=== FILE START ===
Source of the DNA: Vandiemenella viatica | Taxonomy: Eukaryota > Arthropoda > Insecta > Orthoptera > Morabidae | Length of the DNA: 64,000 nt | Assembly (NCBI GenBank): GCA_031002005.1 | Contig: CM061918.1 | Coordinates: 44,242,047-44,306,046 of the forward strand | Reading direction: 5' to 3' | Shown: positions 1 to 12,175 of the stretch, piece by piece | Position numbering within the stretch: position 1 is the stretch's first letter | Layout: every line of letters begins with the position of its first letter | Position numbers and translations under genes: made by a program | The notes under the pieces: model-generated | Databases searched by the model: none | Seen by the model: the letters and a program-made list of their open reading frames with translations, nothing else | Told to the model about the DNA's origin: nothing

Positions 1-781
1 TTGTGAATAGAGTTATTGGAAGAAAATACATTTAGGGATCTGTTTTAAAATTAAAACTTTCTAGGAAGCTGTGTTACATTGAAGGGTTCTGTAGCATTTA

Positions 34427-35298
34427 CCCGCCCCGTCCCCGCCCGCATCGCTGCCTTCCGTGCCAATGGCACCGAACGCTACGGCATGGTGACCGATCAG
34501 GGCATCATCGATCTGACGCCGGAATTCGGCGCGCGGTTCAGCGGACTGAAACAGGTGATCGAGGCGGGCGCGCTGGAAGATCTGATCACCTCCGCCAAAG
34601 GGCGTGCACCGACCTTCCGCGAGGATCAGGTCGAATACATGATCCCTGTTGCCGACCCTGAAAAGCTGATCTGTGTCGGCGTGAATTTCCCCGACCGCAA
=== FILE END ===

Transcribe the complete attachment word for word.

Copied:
Source of the DNA: Vandiemenella viatica | Taxonomy: Eukaryota > Arthropoda > Insecta > Orthoptera > Morabidae | Length of the DNA: 64,000 nt | Assembly (NCBI GenBank): GCA_031002005.1 | Contig: CM061918.1 | Coordinates: 44,242,047-44,306,046 of the forward strand | Reading direction: 5' to 3' | Shown: positions 1 to 12,175 of the stretch, piece by piece | Position numbering within the stretch: position 1 is the stretch's first letter | Layout: every line of letters begins with the position of its first letter | Position numbers and translations under genes: made by a program | The notes under the pieces: model-generated | Databases searched by the model: none | Seen by the model: the letters and a program-made list of their open reading frames with translations, nothing else | Told to the model about the DNA's origin: nothing

Positions 1-781
1 TTGTGAATAGAGTTATTGGAAGAAAATACATTTAGGGATCTGTTTTAAAATTAAAACTTTCTAGGAAGCTGTGTTACATTGAAGGGTTCTGTAGCATTTA

Positions 34427-35298
34427 CCCGCCCCGTCCCCGCCCGCATCGCTGCCTTCCGTGCCAATGGCACCGAACGCTACGGCATGGTGACCGATCAG
34501 GGCATCATCGATCTGACGCCGGAATTCGGCGCGCGGTTCAGCGGACTGAAACAGGTGATCGAGGCGGGCGCGCTGGAAGATCTGATCACCTCCGCCAAAG
34601 GGCGTGCACCGACCTTCCGCGAGGATCAGGTCGAATACATGATCCCTGTTGCCGACCCTGAAAAGCTGATCTGTGTCGGCGTGAATTTCCCCGACCGCAA